News from Oct 20, 2010
Five years ago, the EU opened accession negotiations with Turkey projecting 2014 as the earliest possible date for membership. Beyond the question of setting an accession date, the very candidacy of Turkey continues to stir heated debates both within EU member states and Turkey itself. This workshop aims to turn the by now conventional EU-Turkey controversy into a conversation by bringing scholars from various fields together to critically revisit core themes of Turkey’s accession in search for innovative approaches.
While recent polls indicate only weak support for Turkey’s accession both within Turkey as well as in the EU, scholarly interest in the topic is flourishing: questions of what really constitutes or should constitute the EU’s identity; how to position Turkey within this framework; how to evaluate Turkey’s reform process; what changes Turkey’s membership would engender for the EU and for Turkey and how to assess the limits of cultural, political and economic capacities of both contexts have animated public and scholarly discussions. Yet, despite the breadth of knowledge production on these themes, many of the above questions are still discussed in separation from each other. Aiming for an interdisciplinary engagement, we also seek to shift the current focus on ‘European’ perceptions of Turkey’s candidacy by equally considering scholarly debates from Turkey through a two-tier structure of the workshop, organized in cooperation between Free University (Berlin) and Sabanci University (Istanbul). In doing so the workshops are intended to expand the boundaries of a European public sphere as it is currently conceived and to explore discursive linkages between intellectual debates from within the EU and Turkey.
While the conference is open to paper proposals on a wide range of topics that seek to contribute to an interdisciplinary conversation, we are especially interested in the following three main themes to broaden the analytical framework for examining the main discontents in the present debates on Turkey’s accession:
1. Historical and comparative analyses of EU-Turkey debates: While Turkey’s EU accession has engendered a myriad of debates and scholarship suggesting Turkey to be a particular and special case, this is by far not the first time that the EU and its institutional predecessors have encountered fundamental questions regarding its regional make-up, socio-economic and cultural cohesion and modes of governance. In fact these political formations have undergone a series of periodic legitimation crises. We invite papers that offer historically comparative approaches and open a window to other moments of controversy, be it with regard to EEC/EC/EU accession debates (e.g. the cases of Greece, Spain, Portugal or Eastern European enlargement) or other moments that illuminate the ambiguous or contradictory projects comprised in the making of the European Union. We also welcome discursive explorations into particular aspects of the EU-Turkey accession debates.
2. The role of Im/Migration: The presence of immigrants (and their descendants) from ‘Muslim’ countries,and particularly from Turkey, in EU member states has frequently played into the debates on Turkey’s EU candidacy. Notably the countries with the highest percentage of Muslim immigrants have also exhibited the most resistance to Turkey’s accession. We seek contributions that further explore how immigration from Turkey and beyond impacts not only debates on Turkey’s EU accession but the discourses and practices of EU expansion and integration. We are especially interested in contributions that investigate how questions of immigration and immigrants’ status in ‘receiving’ countries reflect on the debates regarding the process of Europeanization and questions of national sovereignty.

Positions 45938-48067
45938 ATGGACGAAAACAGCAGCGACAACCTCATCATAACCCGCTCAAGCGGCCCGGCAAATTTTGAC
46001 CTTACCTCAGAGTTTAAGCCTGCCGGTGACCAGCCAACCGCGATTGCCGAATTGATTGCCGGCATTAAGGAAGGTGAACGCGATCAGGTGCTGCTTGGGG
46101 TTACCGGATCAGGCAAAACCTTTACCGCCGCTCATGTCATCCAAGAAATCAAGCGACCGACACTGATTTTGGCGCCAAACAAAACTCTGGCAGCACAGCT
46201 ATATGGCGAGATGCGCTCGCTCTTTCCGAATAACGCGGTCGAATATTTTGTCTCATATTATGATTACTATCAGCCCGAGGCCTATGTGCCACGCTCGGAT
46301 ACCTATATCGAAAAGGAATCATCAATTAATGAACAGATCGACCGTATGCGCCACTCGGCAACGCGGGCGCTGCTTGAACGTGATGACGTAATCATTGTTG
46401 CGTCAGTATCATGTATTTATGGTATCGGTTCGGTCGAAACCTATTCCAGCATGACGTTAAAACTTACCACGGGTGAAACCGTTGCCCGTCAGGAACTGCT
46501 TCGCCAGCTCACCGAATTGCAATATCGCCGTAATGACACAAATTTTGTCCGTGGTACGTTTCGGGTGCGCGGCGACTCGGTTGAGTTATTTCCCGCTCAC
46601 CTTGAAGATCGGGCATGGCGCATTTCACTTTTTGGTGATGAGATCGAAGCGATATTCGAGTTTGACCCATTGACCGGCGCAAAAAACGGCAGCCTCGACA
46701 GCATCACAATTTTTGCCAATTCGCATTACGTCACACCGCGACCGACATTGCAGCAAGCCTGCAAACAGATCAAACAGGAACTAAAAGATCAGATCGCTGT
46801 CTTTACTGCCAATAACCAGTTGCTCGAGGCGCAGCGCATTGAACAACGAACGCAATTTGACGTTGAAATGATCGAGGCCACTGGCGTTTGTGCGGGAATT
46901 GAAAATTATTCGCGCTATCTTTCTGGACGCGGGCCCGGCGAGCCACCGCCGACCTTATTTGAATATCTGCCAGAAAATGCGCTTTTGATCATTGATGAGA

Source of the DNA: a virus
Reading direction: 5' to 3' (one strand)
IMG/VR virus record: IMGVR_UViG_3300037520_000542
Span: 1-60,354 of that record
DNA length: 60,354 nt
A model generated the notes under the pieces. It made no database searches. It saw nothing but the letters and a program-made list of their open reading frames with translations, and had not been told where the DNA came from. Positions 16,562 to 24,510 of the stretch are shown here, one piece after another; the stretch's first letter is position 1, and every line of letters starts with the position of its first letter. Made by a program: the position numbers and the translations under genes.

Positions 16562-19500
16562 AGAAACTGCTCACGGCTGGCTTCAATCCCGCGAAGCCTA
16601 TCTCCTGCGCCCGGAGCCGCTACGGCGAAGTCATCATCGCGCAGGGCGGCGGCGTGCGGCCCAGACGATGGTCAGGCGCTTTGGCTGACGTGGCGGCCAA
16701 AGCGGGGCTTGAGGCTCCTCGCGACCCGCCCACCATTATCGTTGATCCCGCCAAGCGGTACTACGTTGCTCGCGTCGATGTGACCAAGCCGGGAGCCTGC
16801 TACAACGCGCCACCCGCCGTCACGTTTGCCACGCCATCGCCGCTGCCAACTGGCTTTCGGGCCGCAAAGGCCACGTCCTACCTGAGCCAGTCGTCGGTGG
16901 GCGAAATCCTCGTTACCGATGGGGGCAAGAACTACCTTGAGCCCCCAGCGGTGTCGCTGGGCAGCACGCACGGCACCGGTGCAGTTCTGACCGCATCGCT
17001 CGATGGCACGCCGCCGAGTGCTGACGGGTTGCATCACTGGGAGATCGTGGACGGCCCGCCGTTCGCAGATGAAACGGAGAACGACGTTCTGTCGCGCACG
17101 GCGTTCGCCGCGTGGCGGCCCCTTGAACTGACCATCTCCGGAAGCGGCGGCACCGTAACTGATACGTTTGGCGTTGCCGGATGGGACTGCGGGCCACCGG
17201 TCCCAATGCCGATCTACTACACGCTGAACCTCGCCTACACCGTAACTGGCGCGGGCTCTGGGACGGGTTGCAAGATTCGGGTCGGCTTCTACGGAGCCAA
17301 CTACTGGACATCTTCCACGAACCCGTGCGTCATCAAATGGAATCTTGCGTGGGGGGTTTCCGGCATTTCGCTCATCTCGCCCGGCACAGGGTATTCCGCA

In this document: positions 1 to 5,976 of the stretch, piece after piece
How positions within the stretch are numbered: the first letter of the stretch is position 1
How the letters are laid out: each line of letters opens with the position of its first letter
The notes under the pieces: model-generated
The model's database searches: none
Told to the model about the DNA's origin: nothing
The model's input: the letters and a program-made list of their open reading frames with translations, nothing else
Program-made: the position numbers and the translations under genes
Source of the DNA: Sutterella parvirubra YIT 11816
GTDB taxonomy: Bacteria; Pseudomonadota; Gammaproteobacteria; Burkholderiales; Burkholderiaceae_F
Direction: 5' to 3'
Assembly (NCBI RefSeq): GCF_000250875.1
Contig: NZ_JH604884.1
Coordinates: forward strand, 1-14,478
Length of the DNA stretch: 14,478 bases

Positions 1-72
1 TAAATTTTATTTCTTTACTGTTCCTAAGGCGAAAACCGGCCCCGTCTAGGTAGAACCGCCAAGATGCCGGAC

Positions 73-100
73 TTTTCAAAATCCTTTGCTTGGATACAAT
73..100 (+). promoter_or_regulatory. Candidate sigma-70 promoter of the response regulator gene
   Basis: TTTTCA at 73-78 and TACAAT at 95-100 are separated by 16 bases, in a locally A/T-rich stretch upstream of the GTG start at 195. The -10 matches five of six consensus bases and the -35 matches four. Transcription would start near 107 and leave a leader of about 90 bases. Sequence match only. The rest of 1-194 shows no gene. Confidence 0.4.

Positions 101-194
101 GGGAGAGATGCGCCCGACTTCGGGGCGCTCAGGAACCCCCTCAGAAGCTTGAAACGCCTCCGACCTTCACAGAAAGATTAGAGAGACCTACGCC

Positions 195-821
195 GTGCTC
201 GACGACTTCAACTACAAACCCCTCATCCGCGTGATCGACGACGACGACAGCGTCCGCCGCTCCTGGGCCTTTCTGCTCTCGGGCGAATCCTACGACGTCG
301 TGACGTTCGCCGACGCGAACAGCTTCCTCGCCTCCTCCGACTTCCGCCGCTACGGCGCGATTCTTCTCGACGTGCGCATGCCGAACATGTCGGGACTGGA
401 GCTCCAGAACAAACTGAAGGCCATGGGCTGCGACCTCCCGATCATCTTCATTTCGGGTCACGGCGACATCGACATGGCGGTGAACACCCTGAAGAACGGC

3. Norm diffusion and Minority Rights: Minority rights have become a point of contention in Turkey’s EU candidacy as well as subject to recent reforms, albeit much criticized. At the same time, the question of minority rights has also informed debates and discourses of multiculturalism and cultural pluralism in the European arena overall. We invite papers that critically explore the idea of norm diffusion within the EU and its candidate states, especially with regard to the circulation of the normative discourses on minority rights in a comparative framework. A key question in this regard is how these normative discourses translate into different national contexts and intellectual debates.
Structure of the workshops: The format of the workshops is designed to reflect its conceptual endeavor stated above, and consists of two tiers taking place in Berlin and Istanbul. The first workshop meeting is hosted by the KFG “Transformative Power of Europe” (FU Berlin), February 3-5, 2011. The follow-up workshop is hosted by Sabanci University’s Faculty of Arts and Science in Istanbul, June 2-4, 2011, where a select number of participants from the first workshop will have an opportunity for more in-depth discussion. Please send an abstract of your proposed paper (250 words) by December 1, 2010 to TR.EU.Workshop@googlemail.com. The participants will be notified early December. Full papers are due on January 20th,2011. For further inquiries, please do not hesitate to contact the workshop organizers at the emailaddresses below.
Postdoctoral Fellow 2010-2011
KFG The Transformative Power of Europe
Faculty of Arts & Sciences
Sabanci University, Istanbul